Optimizing Water Use between Irrigation and the Environment

By Ian Teñido

UN-water-use-graph
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Water usage across the world is a sentimental aspect of everyday life. It is touted that the next global crisis would be water crisis. Over the years, the water needs have grown and thus competition for the availability of water has increased. Efficient use of water at an individual level has been advocated for but still, there are needs for increased efficiency if water crisis is to be avoided in the future. In the US, citizens are lucky to have an easy access to the safest form of water for human consumption just by turning on the tap. An average American family uses an average of 300 gallons of water per day at home only. However, this estimate is for indoor use only and it can be higher in drier areas of the country. For instance, due to irrigation activities in the arid west parts of the country, there are higher use of water per capita (Bizier & DeBarry, 2003).

Water plays a vital role in communities by supporting industries and businesses. No one can imagine the world without water; we need water in the municipal parks, swimming pools and firefighting. I would like to focus this article on how water usage between the environmental health and irrigation can be optimized.

The US water withdrawal statistics show that irrigation gets around 40% of fresh water. Throughout the world, water for irrigation is regarded and it is the most important use of water. Around 70% of the world’s waters are channeled to irrigation. As the world’s population grows exponentially, large-scale farming is encouraged in order to meet the food needs of the populations. Increased need for balanced diet and better nutrition also necessitates irrigation in a bid to meet the highly varied demand for food stuffs. As this is done, the constantly assumed aspect is the health of the environment. Irrigation is specifically related to environmental health because waters channeled for irrigation are shared between environmental health functions and the crops irrigated. Are we overdrawing water to irrigate and forget about the water needs of the environment?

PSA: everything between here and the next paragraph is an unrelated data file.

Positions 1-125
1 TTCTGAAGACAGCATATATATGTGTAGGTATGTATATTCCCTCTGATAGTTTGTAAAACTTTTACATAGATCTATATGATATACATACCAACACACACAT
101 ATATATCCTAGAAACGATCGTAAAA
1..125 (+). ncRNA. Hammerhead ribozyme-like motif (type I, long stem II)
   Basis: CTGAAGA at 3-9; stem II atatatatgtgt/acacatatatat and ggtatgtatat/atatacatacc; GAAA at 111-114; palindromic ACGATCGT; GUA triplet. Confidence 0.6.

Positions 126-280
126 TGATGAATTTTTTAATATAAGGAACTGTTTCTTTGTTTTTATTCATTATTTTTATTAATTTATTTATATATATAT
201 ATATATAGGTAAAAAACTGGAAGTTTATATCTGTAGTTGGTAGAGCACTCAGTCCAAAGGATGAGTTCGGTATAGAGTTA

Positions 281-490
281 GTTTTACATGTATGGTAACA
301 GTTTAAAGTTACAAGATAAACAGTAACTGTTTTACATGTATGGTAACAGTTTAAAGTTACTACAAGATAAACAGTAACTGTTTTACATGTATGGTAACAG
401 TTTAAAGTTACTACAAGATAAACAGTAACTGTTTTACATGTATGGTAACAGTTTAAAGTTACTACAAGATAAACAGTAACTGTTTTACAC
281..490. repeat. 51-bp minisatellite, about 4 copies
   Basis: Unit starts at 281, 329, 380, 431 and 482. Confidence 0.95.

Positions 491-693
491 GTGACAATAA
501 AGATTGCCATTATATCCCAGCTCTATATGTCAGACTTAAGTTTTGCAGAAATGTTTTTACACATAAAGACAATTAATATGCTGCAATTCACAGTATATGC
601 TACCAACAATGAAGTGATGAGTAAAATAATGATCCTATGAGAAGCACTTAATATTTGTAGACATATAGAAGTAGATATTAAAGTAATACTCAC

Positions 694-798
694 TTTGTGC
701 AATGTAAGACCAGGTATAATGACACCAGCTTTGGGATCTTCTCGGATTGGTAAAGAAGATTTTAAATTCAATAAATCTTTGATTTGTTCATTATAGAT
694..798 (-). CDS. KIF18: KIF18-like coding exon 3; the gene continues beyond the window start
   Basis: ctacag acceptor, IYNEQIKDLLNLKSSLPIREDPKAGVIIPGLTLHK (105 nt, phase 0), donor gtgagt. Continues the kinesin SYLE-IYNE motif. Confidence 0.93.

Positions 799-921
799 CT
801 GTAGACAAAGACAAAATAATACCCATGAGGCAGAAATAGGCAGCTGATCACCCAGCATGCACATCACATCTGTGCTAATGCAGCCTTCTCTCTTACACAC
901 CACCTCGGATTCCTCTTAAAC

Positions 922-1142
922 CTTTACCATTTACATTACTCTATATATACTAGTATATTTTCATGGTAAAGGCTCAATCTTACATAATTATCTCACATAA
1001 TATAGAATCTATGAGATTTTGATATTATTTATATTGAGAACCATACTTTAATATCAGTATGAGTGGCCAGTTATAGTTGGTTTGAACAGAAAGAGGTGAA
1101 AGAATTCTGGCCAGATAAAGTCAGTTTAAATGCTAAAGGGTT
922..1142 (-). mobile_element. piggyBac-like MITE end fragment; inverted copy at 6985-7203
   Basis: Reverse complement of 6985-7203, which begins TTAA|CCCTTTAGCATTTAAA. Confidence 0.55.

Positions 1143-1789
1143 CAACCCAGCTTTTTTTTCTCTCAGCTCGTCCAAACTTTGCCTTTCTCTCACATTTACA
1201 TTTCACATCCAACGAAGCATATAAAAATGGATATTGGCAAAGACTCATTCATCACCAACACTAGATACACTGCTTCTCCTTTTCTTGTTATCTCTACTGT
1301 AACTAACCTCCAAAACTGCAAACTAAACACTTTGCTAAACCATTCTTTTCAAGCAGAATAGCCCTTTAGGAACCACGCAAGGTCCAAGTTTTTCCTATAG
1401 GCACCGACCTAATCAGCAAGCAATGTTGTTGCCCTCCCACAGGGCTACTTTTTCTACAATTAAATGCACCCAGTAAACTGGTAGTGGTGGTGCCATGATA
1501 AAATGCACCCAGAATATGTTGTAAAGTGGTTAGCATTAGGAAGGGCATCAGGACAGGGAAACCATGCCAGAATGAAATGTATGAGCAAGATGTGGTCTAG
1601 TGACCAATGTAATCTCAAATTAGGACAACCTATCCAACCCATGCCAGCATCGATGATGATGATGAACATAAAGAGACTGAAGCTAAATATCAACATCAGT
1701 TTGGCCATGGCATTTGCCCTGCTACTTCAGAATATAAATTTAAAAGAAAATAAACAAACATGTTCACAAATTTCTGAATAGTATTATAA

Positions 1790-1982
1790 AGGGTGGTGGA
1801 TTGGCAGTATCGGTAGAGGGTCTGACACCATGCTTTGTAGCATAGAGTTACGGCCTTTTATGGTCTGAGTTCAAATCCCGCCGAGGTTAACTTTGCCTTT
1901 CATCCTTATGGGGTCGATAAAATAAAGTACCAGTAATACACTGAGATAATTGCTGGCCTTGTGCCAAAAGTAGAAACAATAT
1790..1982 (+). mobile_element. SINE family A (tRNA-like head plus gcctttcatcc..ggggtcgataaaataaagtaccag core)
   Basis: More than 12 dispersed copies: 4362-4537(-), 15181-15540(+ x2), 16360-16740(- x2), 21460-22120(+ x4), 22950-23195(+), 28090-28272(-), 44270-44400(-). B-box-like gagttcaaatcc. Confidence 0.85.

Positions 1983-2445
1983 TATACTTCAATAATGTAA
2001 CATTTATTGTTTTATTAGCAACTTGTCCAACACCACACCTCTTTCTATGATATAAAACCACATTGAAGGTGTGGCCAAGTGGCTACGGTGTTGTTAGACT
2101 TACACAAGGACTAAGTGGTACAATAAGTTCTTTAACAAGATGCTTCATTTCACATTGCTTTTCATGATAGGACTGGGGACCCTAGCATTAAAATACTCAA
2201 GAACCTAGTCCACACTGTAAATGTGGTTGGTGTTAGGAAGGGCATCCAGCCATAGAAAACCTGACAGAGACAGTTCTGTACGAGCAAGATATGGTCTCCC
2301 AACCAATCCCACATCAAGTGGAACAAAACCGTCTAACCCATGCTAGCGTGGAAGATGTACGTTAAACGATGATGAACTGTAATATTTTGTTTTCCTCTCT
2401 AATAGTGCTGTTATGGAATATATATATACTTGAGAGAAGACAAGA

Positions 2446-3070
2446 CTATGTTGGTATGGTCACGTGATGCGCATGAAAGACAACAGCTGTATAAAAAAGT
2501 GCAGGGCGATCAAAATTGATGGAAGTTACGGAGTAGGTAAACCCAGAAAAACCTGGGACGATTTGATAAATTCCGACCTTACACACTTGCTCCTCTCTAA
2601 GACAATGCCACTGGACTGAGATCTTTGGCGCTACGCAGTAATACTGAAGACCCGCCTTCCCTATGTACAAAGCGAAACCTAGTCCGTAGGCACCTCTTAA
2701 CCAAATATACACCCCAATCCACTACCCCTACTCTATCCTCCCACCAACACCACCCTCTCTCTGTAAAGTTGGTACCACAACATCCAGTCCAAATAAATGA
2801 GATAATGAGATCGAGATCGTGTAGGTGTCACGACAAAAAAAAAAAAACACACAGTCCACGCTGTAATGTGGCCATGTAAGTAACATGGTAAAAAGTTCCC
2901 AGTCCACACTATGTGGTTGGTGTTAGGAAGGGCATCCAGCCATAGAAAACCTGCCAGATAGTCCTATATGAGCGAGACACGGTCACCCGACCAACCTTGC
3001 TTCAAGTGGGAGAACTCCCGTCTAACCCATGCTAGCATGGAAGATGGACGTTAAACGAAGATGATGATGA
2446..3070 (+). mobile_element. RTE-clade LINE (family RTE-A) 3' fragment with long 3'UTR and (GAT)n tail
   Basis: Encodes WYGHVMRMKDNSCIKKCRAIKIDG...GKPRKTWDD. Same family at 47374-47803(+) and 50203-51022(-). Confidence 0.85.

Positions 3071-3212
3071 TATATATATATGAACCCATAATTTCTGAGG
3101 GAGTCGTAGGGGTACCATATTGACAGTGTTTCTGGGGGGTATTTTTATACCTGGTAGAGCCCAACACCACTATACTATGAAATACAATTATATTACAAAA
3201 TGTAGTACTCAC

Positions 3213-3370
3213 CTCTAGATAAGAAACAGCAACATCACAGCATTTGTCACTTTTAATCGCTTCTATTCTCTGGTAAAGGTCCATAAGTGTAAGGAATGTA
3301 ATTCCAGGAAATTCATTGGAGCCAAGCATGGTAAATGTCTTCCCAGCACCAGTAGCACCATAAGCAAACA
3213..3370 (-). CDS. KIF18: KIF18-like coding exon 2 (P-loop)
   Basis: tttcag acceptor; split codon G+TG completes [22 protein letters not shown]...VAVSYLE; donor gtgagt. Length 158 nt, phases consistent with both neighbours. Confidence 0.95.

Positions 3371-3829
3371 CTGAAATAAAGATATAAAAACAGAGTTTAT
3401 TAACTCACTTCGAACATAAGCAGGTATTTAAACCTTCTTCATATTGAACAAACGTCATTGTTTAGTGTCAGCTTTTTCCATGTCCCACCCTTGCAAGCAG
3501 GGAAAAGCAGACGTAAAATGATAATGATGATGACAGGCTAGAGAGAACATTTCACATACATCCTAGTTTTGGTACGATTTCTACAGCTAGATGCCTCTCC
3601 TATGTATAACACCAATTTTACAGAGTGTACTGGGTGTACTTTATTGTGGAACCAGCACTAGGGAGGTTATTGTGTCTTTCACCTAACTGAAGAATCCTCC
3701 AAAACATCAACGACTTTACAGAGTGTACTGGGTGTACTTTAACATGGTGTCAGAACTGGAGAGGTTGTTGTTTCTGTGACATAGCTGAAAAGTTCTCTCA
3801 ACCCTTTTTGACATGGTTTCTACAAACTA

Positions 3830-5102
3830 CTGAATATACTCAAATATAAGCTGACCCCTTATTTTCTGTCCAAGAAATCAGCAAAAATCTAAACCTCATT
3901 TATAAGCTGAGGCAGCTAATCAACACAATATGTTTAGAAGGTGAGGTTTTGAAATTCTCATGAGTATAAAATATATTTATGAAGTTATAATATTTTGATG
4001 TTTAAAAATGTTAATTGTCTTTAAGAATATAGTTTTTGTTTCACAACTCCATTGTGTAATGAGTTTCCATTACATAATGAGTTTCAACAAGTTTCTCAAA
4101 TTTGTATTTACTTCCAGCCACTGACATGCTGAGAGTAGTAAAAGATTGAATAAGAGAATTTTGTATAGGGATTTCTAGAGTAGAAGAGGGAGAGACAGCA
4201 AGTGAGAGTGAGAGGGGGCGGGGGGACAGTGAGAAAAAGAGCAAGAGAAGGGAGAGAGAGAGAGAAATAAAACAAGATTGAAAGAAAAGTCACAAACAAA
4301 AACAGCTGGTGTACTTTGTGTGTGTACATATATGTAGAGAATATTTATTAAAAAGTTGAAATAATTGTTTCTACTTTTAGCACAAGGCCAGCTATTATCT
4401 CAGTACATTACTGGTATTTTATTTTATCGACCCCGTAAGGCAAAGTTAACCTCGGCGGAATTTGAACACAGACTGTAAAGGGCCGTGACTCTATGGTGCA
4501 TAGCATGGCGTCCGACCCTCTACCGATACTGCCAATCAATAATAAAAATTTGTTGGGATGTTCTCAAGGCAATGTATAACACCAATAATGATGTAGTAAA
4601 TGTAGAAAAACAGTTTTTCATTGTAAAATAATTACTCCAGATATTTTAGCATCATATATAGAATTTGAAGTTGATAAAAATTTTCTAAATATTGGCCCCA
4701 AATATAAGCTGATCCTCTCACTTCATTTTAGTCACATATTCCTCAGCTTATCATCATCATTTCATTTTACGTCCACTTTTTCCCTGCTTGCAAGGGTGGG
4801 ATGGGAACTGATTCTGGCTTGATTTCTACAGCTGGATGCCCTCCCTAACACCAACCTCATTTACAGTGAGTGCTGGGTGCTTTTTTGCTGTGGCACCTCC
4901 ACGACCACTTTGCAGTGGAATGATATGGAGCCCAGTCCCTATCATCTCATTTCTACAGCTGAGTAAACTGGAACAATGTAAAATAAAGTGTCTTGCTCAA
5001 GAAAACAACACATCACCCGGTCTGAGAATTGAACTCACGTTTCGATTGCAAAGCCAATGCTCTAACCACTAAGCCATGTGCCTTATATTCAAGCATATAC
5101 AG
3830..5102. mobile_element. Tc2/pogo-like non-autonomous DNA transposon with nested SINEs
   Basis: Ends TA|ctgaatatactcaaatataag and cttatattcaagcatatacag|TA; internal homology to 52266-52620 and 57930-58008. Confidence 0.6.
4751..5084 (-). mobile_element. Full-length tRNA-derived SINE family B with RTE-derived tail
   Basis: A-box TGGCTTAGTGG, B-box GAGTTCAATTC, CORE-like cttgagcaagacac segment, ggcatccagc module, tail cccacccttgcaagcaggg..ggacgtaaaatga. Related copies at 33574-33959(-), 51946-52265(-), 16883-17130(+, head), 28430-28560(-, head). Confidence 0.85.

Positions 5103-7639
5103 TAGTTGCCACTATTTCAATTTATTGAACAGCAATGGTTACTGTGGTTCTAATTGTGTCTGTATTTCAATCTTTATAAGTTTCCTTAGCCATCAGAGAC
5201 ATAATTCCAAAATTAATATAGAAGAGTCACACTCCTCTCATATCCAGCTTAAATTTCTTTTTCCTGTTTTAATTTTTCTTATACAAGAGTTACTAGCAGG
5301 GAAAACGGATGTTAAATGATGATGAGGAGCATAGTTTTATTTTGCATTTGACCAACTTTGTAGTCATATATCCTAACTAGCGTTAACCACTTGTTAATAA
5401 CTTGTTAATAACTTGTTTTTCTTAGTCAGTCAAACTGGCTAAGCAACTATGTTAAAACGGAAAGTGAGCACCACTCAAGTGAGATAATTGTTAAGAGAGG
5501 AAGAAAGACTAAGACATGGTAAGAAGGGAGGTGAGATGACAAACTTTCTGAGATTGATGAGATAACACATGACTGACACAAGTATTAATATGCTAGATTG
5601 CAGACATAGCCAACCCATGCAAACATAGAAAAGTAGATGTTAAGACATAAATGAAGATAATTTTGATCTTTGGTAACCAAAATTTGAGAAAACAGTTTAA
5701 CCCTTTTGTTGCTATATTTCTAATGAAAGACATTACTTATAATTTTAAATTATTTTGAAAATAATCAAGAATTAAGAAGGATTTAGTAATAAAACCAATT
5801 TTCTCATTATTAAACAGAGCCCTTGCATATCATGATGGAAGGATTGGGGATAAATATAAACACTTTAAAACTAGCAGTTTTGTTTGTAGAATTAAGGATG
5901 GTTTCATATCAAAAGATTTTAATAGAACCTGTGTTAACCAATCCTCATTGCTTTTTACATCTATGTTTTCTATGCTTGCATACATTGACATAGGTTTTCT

water propaganda
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Natural ecosystems have suffered acute water shortages because more water from both surface and underground sources are drawn to facilitate irrigation. While irrigation is a good strategy to improve land productivity per unit, it should not be forgotten that the entire nature fully depend on the same water sources to support healthy ecosystems. Every species of plants and animals in the environment depend on the natural balance of water in their habitats to flourish. Water inadequacy in the natural environment means poor health for the species in that environment and when the web and food-chains are drawn, humans ultimately suffer as a result of reduced nutrients at the apex of the pyramid.

It is therefore prudent for an optimizing solution to be struck for the sake of both the environmental health and irrigation. The competition that exist for freshwater supplies requires a paradigm shift from simply maximizing productivity of land where the unit square of land’s productivity is considered to productivity per unit of water, say a liter (Wu et al., 2016). This shift will inform how systems and approaches designed for irrigation will shift both biologically and physically to optimize water usage for irrigation. By optimizing water use for irrigation, water for ecological use is automatically optimized.

This therefore calls for creative and innovative policies on irrigation and agricultural water use. For instance, watershed conservation policies at the regional and local levels should endeavor to optimize the use of water for irrigation so that only enough water that optimizes productivity per unit of water is drawn from the watersheds. This means that more water are left in the watersheds, in serene state, to facilitate environmental health and functions. GPS-based irrigation is precise as well as crop location strategies which will enable precise irrigation points to be mapped out by the system thus reducing the amount of water required.

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 Reference

Bizier, P. & DeBarry, P. (2004). World Water Congress 2003. Reston, VA: American Society of Civil Engineers.

Wu, X., Zheng, Y., Wu, B., Tian, Y., Han, F., & Zheng, C. (2016). Optimizing conjunctive use of surface water and groundwater for irrigation to address human-nature water conflicts: A surrogate modeling approach. Agricultural Water Management, 163, 380-392.

Google Images:

http://greensideup.ie/media/irrigation.gif

https://rajanhonorsseminar.files.wordpress.com/2015/03/water-scarcity.jpg

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